Editing Principles

With Chronicles of Terror, a project of the Witold Pilecki Center for Totalitarian Studies, Poland’s unique historical experience is given a chance to reach a wider audience both in Poland and abroad. From now on, personal accounts describing the experience of victims and witnesses of the terror of two totalitarian regimes will become known to a wider public, beyond the scholarly community.

The collected testimonies tell a story of many individuals, citizens of pre-war Poland who, following the invasion of the Second Polish Republic by Germany and the Soviet Union, experienced the consequences of living under a double occupation.

The main purpose of this edition of primary sources is to make the archival material available to all interested parties: Poles and the international community, scholars and students, journalists and creators of culture, families and local communities. We wish to popularize the archival materials in the holdings of the Institute of National Remembrance and other partner institutions.

The repository is not intended as a critical edition of primary sources. The creation of such an edition would require years of effort and a large research team. Instead, we present a readily available digital archive containing scans and fully searchable transcripts of the original documents. Our database of depositions currently includes more than 1000 testimonies (of which more than 700 have been translated into English).

It has been our aim to make as few amendments to the original material as possible. The task of analysing and interpreting it is left up to the reader. Our goal is to create digital versions of original documents with only a basic editing touch. We want to give voice to the sources, for it is on their proper critique that knowledge of the past should be based.

The editing principles followed in adjusting the source material for online publication are those commonly used by Polish authors (see publications by Ireneusz Ihnatowicz, Józef Szymański, Janusz Tandecki and Krzysztof Kopiński). To ensure consistent linguistic standards, we have followed PWN’s Słownik Języka Polskiego and Adam Wolański’s Edycja Tekstów. Grammar and spelling mistakes were corrected, as were slips of the pen (lapsus calami). These corrections are unmarked in the text, bearing in mind, however, that we have made every effort to reproduce the documents as faithfully as possible. The language of the sources is modernized only to a small extent in order to preserve their original sound. Editing annotations, put in square brackets, are kept to an absolute minimum and all proper names (surnames, place names) are given in their original version.

We do not reveal the identity of those who appear in accounts recording cases of rape. Rape is a particularly humiliating crime, hence out of respect for victims and their families, we have decided to conceal their identity. Whenever it is possible to identify a victim of rape, we provide only the victim’s initials, replacing the removed text with square brackets.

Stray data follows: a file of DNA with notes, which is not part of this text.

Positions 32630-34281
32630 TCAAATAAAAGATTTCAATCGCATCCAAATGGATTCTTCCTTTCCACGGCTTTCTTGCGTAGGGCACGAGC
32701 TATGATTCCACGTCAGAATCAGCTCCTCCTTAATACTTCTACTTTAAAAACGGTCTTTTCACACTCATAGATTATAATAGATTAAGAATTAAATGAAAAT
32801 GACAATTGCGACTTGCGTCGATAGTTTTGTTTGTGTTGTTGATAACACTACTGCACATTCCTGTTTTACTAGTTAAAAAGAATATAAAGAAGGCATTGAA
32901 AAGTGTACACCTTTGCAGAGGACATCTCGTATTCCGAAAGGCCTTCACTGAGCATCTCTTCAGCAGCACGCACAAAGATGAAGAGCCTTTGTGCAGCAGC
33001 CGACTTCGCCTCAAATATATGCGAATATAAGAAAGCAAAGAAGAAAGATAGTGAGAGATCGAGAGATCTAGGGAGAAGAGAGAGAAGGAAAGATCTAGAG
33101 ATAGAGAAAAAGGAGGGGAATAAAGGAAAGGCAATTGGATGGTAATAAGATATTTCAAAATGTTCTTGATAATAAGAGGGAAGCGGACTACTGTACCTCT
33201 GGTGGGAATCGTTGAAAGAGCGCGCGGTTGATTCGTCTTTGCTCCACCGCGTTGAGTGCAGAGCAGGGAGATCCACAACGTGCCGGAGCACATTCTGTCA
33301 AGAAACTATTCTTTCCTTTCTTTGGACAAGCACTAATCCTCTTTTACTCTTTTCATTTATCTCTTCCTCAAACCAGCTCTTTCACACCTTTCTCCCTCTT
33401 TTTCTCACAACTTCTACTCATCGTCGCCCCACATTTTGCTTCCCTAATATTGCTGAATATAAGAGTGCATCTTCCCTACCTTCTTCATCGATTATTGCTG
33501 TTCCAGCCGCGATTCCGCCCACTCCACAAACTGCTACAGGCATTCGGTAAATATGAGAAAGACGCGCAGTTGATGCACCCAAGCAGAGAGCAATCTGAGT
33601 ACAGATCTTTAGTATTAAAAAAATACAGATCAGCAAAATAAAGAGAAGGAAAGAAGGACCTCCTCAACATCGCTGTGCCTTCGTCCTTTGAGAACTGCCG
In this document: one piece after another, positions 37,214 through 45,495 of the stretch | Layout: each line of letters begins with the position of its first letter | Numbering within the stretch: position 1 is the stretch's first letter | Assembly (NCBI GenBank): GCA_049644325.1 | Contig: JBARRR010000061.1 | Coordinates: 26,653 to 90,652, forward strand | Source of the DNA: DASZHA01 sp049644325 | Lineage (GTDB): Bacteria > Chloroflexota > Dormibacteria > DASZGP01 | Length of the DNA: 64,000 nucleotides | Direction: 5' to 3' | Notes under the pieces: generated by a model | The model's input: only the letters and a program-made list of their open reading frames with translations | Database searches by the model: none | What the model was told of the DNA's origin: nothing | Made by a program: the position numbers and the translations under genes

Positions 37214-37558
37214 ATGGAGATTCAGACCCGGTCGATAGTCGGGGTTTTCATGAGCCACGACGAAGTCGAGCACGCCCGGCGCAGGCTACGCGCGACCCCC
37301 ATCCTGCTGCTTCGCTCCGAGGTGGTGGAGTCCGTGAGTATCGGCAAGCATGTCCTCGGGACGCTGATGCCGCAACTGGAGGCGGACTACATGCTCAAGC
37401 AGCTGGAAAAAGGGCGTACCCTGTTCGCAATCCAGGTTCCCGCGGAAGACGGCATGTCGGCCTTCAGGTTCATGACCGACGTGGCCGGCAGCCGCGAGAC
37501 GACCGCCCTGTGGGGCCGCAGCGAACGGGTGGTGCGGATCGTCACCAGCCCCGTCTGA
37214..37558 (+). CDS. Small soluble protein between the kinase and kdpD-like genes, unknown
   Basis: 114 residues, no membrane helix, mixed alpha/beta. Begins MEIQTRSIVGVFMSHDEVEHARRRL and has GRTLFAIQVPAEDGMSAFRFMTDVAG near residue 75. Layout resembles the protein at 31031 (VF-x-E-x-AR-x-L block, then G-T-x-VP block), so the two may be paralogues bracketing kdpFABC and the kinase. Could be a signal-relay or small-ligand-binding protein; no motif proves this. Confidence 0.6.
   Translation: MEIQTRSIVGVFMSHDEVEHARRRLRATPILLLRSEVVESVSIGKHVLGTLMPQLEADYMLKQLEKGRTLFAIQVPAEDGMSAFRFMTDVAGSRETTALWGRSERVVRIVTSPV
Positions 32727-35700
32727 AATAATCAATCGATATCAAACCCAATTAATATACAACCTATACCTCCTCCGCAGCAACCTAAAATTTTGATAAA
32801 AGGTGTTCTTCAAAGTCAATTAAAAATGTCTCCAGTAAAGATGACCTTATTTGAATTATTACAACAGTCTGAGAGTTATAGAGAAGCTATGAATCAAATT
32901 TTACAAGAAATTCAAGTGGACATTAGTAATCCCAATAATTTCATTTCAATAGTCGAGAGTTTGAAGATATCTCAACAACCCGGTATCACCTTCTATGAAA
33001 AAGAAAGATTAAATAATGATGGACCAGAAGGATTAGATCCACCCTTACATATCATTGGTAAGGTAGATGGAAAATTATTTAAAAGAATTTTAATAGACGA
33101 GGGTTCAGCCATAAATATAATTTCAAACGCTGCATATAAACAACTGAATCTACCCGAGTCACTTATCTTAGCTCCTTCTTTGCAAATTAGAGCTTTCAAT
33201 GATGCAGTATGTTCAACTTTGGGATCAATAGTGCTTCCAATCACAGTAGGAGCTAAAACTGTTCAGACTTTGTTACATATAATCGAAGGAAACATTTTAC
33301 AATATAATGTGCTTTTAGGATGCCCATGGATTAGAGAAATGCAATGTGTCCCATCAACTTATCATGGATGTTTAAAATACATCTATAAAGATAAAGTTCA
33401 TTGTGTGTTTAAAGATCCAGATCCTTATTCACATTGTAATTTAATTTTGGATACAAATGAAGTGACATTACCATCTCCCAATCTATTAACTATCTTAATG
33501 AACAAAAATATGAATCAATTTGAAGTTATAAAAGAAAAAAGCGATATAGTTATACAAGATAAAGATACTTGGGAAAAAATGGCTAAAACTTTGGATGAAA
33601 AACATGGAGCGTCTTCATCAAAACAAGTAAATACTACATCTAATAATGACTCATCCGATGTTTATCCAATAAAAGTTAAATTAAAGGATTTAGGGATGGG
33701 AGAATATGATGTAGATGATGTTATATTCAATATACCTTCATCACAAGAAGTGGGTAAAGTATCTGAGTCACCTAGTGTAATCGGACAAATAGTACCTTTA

All documents in the repository of the Witold Pilecki Center for Totalitarian Studies come from the holdings of the Institute of National Remembrance (their originals are stored in the Institute of National Remembrance archive) and are made available to the public under the provisions of the Act of 18 December 1998 on the Institute of National Remembrance – Commission for the Prosecution of Crimes against the Polish Nation.

The repository features the depositions of witnesses who, after World War II, testified about crimes committed by the Germans during the occupation of Poland from 1939 to 1945. The depositions were held by the Main Commission for the Investigation of German Crimes in Poland and its legal successors.

The testimonies record the experience of Polish victims of Nazi terror. Many testimonies contain graphic details, and therefore minors should use them under adult supervision.

Documents available in the repository should be interpreted in accordance with the methods and tools of historical research. The contents of the depositions were affected by the circumstances in which they were made as well as by the various intentions of interviewers and witnesses. Sometimes human memory also proved fallible. Not all cases in which witnesses were heard ended in conviction.

We welcome all your comments and remarks regarding the material published in the repository. We wish to obtain detailed information about the people and events mentioned in the testimonies in question. We also want to obtain a comprehensive knowledge of all relevant source material recording the experience of Polish victims of Nazi terror. All the remarks should be sent to the following address:

Witold Pilecki Center for Totalitarian Studies Foksal 17 00-372 Warszawa
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Please read our privacy policy. Use of the repository signifies your acceptance of its terms and conditions.

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